The future of Downtown Oxnard

Oxnard hosts event to help shape downtown district

Republished from VC Reporter

By Chris O’Neal 01/28/2016

If you’ve got an idea for what downtown Oxnard should look like, the city wants to hear from you.
Beginning tomorrow, Friday, Jan. 29, the Oxnard Community Planning Group, Congress for the New Urbanism and the city of Oxnard will host a five-day “downtown revitalization charrette” featuring a film festival, walking tours of the district and design show, all in anticipation of a design presentation by the Congress for the New Urbanism before the Oxnard City Council.
Kymberly Horner, economic development director with the city of Oxnard, says that “This is a great opportunity for the public to weigh in on the future of downtown Oxnard.”
“The goal is to get as much input from those that will be affected by the outcome, and so we’re trying to get as much public participation from the business owners, the property owners, residents and key stakeholders on how downtown should develop,” said Horner.
In 2011, Oxnard’s redevelopment plans were put on hold when the State Department of Finance denied more than $609 million intended for plans that the city had drafted, a total that included $167 million for affordable housing projects. To make matters worse for the struggling downtown district, in 2012, The Collection at RiverPark began drawing visitors away.
“We’ve been struggling along for the past few years trying to wind down the redevelopment agency but at the same time trying to be mindful of the fact that we need to revitalize the downtown,” said Horner.
In 2015, a three-year-long legal battle between the city and the developers of the city’s downtown movie theater netted a $6.1 million earmark for downtown revitalization, enabling the city to put once-scrapped ideas back on to the table.
As a result, City Manager Gregg Nyhoff directed staff to develop a downtown vision plan in order to determine how the funds should be spent.
Dao Doan is the senior principal at Main Street Architects in Ventura, and is also a part of the team of engineers, architects and others who make up the Congress for the New Urbanism and a founding member of the Oxnard Community Planning Group. Doan says that when Oxnard began looking at the area around Oxnard Boulevard, specifically in regard to the area considered downtown between Wooley Road and just before Gonzalez Road, Doan thought of the CNU as a good potential partner.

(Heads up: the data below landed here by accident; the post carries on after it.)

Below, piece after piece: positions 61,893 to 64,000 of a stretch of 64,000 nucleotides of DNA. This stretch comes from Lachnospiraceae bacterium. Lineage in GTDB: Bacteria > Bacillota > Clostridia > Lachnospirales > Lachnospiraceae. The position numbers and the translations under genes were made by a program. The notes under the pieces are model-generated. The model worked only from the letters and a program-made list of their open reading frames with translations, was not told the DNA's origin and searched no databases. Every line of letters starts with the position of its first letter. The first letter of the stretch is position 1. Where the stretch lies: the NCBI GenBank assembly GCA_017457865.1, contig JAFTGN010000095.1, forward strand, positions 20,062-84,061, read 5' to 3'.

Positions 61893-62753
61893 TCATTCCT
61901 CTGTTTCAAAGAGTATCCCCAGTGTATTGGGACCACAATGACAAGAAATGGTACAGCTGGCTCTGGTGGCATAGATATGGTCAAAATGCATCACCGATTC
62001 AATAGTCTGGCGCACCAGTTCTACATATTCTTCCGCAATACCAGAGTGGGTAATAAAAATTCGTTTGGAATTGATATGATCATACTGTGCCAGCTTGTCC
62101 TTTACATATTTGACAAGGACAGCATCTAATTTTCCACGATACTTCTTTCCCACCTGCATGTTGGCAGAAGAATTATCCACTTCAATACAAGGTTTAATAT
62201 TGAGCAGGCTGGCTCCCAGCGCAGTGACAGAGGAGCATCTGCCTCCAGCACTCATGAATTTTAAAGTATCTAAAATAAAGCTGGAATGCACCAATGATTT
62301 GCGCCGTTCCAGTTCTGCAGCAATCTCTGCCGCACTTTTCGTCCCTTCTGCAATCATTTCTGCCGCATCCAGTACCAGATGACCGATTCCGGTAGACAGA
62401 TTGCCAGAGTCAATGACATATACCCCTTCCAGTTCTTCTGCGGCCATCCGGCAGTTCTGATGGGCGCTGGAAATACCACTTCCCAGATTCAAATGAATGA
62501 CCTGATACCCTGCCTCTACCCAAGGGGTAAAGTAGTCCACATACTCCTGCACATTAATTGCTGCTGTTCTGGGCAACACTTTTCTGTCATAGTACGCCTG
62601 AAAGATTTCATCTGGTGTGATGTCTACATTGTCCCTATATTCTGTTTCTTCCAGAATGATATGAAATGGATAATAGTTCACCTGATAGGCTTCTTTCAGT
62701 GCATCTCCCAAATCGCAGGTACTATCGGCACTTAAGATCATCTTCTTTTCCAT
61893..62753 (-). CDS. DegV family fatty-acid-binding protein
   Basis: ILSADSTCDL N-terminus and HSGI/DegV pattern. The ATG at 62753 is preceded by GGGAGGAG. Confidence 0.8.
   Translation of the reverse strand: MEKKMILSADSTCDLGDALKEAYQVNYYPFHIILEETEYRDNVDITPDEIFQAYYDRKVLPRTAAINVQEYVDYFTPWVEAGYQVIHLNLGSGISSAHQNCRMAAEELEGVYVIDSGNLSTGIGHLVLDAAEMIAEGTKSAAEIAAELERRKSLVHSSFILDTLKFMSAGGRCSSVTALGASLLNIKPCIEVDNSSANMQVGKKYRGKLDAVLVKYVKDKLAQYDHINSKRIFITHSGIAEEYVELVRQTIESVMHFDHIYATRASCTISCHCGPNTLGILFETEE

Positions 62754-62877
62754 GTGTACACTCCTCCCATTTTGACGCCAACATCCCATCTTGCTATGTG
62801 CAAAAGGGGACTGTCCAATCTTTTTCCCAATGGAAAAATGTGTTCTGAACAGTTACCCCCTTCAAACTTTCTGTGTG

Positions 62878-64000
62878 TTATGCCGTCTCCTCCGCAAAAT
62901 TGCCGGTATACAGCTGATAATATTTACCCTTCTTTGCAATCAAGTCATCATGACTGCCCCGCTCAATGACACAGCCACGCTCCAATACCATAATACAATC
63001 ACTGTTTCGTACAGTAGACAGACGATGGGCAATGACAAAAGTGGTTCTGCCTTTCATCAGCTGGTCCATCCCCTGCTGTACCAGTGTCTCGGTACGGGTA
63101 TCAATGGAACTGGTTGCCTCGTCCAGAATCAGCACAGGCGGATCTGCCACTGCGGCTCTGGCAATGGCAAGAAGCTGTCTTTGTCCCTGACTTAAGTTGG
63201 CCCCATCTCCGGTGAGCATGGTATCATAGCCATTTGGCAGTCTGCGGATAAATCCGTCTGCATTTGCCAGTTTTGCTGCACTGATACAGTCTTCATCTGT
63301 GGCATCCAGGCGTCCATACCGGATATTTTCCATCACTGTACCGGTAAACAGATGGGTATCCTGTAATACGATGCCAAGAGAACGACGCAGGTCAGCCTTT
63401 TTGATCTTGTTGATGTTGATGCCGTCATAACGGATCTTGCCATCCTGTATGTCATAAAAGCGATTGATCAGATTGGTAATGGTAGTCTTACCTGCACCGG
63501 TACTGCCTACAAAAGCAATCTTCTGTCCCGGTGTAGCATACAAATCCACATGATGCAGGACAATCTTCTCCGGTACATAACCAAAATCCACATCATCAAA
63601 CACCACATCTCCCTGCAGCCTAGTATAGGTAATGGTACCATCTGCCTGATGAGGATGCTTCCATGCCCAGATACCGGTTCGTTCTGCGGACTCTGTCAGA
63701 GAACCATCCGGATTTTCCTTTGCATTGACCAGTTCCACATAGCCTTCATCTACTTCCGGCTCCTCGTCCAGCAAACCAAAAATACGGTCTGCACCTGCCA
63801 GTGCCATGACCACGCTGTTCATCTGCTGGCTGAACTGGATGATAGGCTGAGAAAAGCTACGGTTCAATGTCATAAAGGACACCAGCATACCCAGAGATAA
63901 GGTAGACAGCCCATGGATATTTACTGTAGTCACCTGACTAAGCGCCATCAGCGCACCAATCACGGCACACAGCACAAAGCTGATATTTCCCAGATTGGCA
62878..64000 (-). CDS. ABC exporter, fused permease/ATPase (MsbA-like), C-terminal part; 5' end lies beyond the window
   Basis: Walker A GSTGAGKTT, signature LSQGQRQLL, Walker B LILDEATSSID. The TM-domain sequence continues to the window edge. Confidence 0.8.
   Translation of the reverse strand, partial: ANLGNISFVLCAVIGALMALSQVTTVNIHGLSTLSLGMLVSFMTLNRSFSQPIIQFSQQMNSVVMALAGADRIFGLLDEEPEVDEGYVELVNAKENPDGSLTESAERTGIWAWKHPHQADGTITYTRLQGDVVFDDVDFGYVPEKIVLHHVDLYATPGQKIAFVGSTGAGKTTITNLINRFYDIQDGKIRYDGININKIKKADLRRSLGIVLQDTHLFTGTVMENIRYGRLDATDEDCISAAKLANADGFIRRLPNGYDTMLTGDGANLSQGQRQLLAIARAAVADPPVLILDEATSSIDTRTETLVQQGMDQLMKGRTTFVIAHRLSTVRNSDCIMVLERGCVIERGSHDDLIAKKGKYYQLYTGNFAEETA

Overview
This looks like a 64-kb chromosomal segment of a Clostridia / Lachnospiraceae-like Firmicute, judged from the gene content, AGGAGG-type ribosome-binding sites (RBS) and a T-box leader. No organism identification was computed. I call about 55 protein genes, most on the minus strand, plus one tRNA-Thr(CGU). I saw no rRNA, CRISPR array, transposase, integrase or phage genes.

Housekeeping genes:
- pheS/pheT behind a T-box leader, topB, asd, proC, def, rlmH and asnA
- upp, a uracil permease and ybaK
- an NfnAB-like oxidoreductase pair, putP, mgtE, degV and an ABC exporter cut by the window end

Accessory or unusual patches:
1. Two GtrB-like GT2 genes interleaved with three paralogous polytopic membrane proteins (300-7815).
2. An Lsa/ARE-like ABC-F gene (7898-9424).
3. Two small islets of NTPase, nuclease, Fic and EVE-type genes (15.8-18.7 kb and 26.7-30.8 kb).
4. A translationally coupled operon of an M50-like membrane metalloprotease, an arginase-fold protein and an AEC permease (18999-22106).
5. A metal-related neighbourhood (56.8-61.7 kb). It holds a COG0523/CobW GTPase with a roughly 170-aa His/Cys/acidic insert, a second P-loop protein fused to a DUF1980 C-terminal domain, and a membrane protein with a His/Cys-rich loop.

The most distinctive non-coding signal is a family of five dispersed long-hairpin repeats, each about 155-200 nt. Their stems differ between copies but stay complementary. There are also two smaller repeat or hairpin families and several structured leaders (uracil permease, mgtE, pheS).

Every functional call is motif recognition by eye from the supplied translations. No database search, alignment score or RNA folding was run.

“I thought they could bring along the type of expertise that could help address a lot of questions that members of the community have brought up to me,” said Doan. The CNU is an international nonprofit organization with over 2,600 members made up of various design professionals who donate their time to assisting in the design of efforts to revitalize urban areas.
Every year, the CNU chooses a city to convene a public design charrette, in the past having chosen Newport Beach and Livingston, California; this year choosing Oxnard.
Many residents, according to Doan, are concerned with the area’s walkability — or the ability to move about safely on foot or by other modes of transportation.
One of the group’s key principles is the importance of bringing more residents into the downtown area so as to address the issue of walkability, which in turn would make the area more business-friendly, too.
Doan adds that not everything has to be segregated, alluding to districts in the past wherein residences and commercial properties were intertwined.
“Because everything is so segregated it makes walking extremely hard if not impossble and promotes driving everywhere,” said Doan. “That’s why we have the kind of traffic we have today, and everyone complains about parking.”
The Congress for the New Urbanism will interview downtown residents, business owners and anyone with a vested interest in shaping the future of the area, beginning Friday morning and going through the weekend, and will take concepts from the interviews and use them in creating a vision that may assist city management and the City Council to make decisions about spending the $6.1 million in funds.
Another aspect of the weekend will feature a pop-up art installation, something the Congress calls “tactical urbanism,” featuring local artists on display.
The charrette will be stationed at the former Social Security Administration Building north of Plaza Park in downtown Oxnard from Friday, Jan. 29, when a kickoff event will be held at 5:30 p.m. between 315 and 327 N. Fifth St., Oxnard, followed by the New Urbanism Film Festival on Saturday, Jan. 30, at Plaza Cinemas 14, 255 W. Fifth St. A walking tour and design pinup will be held on Sunday, Jan. 31 and Monday, Feb. 1, respectively.

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